Getting to a Plastic Free Watershed? Leave No Trace

Uncategorized // July 23, 2020

It’s almost impossible to imagine a world without plastic. Since it was first created 150 years ago, we’ve appreciated its convenience and depended on it, but it’s become increasingly clear that our plastic use is a global problem that affects everyone. All over the world, single-use plastics, such as water bottles, straws, and bags are used for mere minutes before being thrown away, and due to improper waste management, littering, and stormwater runoff, plastic ends up in our environment and travels through local waterways to the sea. Frighteningly, it’s estimated that by 2050 plastic will outweigh fish in the worlds’ oceans, and between entanglement, ingestion, and ecosystem damage plastic pollution is already impacting hundreds of species.

It’s time to act against this emerging threat to our water quality, wildlife habitat, food sources, public health, and economy, by a reimagining the way we consume and use plastics. We’re in the middle of Plastic Free July, a month-long global challenge to reduce their use – and while the problem is big, solutions start small on an individual level – with you!

 Here are some great resources on what you can do to decrease our reliance on plastic and fight plastic pollution:

#1. Reduce, reuse and recycle. 

At the store? Skip the bottled water, and buy dry goods in bulk to avoid packaging. Bring a cloth reusable bag (or two!) instead of getting single-use plastic bags for your grocery purchases! At home, try to reuse plastic containers and forego disposable tableware. And finally, make sure you know which kinds of plastics can be recycled – and that they get in the recycling! More useful tips to make an individual difference from the Academy of Natural Sciences here.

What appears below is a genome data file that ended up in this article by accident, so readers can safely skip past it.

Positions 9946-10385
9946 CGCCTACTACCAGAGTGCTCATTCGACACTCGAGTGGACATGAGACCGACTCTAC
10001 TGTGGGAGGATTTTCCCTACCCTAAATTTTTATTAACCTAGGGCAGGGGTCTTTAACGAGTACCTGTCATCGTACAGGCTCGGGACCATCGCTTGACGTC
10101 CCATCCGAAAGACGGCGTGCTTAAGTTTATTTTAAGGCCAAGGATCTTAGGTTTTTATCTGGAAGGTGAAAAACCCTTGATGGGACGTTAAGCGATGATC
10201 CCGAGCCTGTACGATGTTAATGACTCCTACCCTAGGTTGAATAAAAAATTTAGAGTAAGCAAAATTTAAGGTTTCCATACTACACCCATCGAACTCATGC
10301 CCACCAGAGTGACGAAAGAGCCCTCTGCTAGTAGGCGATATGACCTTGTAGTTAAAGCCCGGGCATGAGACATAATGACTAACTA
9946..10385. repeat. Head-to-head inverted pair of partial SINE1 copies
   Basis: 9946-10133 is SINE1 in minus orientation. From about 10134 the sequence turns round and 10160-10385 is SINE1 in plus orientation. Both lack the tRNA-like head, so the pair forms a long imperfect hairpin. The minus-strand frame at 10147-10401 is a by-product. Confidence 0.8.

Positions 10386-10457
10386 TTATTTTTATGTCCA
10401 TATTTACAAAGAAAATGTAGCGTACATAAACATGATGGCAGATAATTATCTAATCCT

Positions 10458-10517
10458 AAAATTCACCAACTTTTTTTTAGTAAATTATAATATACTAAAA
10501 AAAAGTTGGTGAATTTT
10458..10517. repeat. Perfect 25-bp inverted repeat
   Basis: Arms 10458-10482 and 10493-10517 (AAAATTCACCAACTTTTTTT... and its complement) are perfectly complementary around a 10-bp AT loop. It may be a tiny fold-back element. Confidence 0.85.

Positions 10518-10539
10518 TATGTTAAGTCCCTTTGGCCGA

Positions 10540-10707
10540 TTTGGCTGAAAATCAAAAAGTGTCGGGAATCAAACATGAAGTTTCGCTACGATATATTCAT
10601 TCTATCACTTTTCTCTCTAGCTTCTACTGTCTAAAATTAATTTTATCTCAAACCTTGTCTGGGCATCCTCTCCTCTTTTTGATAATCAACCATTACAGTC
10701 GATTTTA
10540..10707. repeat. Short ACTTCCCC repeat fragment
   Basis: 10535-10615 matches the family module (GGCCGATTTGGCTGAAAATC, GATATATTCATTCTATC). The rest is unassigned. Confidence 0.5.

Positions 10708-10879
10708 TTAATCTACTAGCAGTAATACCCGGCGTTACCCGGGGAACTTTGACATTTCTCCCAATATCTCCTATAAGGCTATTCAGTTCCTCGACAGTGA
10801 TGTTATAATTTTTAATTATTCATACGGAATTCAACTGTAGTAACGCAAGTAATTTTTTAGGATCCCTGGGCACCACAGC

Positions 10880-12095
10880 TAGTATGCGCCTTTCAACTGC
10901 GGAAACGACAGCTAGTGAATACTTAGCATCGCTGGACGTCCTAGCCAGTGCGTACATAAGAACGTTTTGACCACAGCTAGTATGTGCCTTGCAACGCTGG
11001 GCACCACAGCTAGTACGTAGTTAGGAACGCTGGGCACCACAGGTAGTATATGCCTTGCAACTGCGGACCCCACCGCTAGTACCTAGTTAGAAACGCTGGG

#2. Stop single-use plastics with bag bans.

Not using single-use plastics on an individual level is great, but the next step is making a change with businesses and municipalities! Reaching out to your local grocery store or small business and asking them what steps they’re taking to reduce single-use plastics is a great place to start – and stores ranging from Weaver’s Way Co-op to Wegmans have made commitments to eliminating single use plastics. 

Municipal plastic bag bans are also a powerful tool to stop pollution at the source. Philadelphia still has to implement its plastic bag ban, and many neighboring towns and cities still need to pass one. You can go even further toward making a change by contacting your elected representatives and urging them to support legislation that will move us away from harmful single-use plastics.  Learn how to meet with legislators and get all the tools you need in this Plastic Advocacy & Messaging Guide from Delaware River Coalition!  

#3. Clean up your watershed. 

Once plastic pollution gets into watersheds, it takes dedicated people to get it out – and right now, we need you to help out yours! On your next visit to Wissahickon Valley Park, plan on putting in in a couple minutes of trash pickup to leave the park nicer than how you found it. You’ll need gloves, a trash bag, and a trash picker if you have one, and you can get your family and friends involved in collecting trash too! Remember to report the number of volunteer hours of trash pickup you did in the park at FOW’s individual stewardship page. Lastly, make sure you’re following Leave No Trace principles on your trip – especially bringing out everything you bring into the park.

We all benefit from eliminating plastic from our waterways, and if we work together, we can make the Wissahickon a #PlasticFreeWatershed. Let’s start today!